However, when God comes into our lives by his Spirit, he makes us new. He gives us the mind of Christ and he renews us in knowledge after the image of our Creator. He transforms us by the renewing of our mind so that we’re no longer conformed to this unbelieving world. And he enables to take every thought — every thought — captive to the obedience of Christ. And so, he enables us to see God through his creation and through his word, so that we learn to glorify the Lord in all we do and say and in all we think.
From his word, we receive a true knowledge of God: that he is the only, true and living God, who is Three Persons and yet one. From his word, we receive a true knowledge of ourselves: that we are made in his image and he made us to glorify and enjoy him. From his word, we receive a true knowledge of the world: that he made it and sustains it and rules over it. And so, instead of depending on ourselves, we’re to depend on God for all things, including what we know.
And when we’re called on to defend the faith, what should we do? Well, we should do as Paul did in Athens when he was faced with unbelievers, including the Epicureans who — like so many modern unbelievers — only believed in this world and in all we can see around us; and they did not believe in the afterlife. But when Paul spoke to them he exposed their ignorance, because they’d suppressed the truth about God. And he went on — with the authority which comes from the word of God — to declare to them the truth about God, who made all things and who sustains all things. And he declared to them the truth about Christ and his resurrection from the dead. And he declared to them the coming judgment and how they needed to repent. And so, when we’re defending the faith, we should show unbelievers their ignorance, because they’ve suppressed the truth about God and have relied on themselves instead of on God who made and who sustains all things. And because of their sinful rebellion and unbelief, they must repent and believe in Christ who died for sinners and who was raised to give us life. And if they repent and believe, then when Christ comes again, they’ll receive from him eternal life and not everlasting condemnation.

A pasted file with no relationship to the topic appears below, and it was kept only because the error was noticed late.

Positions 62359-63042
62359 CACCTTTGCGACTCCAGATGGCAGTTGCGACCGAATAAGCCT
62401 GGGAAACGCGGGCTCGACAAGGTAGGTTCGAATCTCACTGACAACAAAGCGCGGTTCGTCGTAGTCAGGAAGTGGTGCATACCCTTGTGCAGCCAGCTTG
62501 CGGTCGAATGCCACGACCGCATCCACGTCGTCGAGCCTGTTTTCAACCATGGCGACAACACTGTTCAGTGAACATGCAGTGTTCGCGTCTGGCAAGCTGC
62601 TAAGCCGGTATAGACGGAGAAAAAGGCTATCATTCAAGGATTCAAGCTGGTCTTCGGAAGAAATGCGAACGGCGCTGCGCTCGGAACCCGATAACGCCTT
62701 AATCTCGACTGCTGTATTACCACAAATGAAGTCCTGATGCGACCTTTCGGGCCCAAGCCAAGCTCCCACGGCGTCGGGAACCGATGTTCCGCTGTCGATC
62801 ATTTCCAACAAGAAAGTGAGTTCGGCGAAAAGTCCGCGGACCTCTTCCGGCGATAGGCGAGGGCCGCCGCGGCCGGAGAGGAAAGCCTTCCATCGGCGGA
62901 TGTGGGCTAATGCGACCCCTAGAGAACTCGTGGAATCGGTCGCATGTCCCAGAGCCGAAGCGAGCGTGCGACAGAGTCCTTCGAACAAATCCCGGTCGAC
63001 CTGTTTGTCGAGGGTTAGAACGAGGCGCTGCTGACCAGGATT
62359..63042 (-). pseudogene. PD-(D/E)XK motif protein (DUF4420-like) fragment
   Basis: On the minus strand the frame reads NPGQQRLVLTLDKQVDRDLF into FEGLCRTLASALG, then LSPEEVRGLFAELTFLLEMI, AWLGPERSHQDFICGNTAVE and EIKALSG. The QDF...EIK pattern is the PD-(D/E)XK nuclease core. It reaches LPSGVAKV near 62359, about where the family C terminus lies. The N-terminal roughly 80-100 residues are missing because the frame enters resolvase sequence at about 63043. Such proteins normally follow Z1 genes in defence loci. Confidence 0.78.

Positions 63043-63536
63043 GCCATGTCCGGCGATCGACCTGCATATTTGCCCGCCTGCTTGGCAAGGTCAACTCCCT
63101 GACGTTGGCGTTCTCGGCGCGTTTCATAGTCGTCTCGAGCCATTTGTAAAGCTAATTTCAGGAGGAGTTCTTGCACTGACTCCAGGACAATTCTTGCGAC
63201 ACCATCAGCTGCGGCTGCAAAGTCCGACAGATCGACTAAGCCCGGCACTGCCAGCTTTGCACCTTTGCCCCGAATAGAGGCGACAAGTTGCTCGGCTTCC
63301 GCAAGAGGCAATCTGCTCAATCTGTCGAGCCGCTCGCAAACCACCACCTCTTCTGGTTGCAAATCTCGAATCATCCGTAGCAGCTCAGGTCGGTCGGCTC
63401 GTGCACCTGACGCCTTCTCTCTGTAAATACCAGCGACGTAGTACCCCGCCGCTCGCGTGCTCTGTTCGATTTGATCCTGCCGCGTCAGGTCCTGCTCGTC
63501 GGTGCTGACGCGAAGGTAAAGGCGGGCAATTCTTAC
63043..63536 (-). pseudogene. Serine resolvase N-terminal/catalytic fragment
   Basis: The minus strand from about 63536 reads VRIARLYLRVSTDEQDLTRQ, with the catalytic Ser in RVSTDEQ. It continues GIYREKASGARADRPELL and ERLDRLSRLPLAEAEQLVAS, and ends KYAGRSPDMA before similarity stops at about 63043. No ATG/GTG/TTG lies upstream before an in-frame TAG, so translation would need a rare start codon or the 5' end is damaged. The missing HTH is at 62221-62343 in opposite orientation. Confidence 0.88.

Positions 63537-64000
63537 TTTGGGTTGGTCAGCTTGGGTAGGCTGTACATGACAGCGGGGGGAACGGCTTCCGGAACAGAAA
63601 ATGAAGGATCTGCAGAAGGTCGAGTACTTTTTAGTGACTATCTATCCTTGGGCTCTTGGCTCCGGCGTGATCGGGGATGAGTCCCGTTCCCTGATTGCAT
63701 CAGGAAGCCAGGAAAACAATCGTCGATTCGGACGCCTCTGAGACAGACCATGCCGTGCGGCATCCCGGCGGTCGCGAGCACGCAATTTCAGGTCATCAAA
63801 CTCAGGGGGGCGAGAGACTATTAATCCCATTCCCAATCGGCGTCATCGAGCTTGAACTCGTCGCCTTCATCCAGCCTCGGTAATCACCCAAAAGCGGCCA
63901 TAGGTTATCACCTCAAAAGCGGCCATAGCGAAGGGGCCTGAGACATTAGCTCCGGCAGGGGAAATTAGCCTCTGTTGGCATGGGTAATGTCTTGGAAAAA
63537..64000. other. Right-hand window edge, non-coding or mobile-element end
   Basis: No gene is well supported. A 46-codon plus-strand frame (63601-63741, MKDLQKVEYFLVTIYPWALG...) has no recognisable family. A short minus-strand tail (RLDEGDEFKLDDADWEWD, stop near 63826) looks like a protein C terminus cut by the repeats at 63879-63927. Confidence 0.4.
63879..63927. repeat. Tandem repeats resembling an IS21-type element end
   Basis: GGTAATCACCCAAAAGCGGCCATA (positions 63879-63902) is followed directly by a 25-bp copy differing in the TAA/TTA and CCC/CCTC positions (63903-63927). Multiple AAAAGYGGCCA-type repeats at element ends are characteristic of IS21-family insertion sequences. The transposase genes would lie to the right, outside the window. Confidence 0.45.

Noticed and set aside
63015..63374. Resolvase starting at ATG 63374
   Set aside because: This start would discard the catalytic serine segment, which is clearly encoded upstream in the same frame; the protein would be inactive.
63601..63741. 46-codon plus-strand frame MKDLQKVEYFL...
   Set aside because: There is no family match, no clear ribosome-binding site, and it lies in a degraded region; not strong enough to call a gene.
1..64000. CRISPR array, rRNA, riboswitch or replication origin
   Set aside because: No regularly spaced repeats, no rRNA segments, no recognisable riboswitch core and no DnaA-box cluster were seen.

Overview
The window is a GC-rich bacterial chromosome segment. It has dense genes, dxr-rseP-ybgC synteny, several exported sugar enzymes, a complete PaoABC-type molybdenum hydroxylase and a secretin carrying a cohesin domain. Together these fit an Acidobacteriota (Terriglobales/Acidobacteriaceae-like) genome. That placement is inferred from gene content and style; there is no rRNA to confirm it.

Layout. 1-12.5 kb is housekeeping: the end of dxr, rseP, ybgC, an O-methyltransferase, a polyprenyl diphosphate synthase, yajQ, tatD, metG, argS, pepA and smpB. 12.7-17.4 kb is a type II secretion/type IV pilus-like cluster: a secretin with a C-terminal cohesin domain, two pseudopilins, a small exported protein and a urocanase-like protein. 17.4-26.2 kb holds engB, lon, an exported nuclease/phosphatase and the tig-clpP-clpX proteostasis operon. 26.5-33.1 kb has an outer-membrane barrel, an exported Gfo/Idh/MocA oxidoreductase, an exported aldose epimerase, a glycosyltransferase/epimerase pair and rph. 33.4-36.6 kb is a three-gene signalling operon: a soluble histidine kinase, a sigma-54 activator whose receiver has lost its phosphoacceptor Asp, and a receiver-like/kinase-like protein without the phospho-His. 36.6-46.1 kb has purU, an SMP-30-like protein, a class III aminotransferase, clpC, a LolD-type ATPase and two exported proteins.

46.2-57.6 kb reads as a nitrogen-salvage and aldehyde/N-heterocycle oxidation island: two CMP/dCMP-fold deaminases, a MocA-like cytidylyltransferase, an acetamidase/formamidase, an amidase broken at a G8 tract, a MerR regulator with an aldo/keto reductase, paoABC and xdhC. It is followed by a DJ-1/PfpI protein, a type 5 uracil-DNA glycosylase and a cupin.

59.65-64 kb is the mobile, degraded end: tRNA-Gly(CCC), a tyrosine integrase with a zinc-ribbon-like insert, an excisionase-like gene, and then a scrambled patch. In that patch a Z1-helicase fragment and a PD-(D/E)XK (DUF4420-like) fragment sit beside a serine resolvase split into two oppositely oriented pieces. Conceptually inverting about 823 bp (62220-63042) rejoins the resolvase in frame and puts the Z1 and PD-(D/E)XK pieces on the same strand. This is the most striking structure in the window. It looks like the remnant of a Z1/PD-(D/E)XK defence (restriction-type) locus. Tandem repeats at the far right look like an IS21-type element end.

And as we declare these things to them, we must depend on God once again, because we must depend on God the Holy Spirit to convince and convert the unbeliever, because he’s the only one who is able to take away their blindness so that they will see.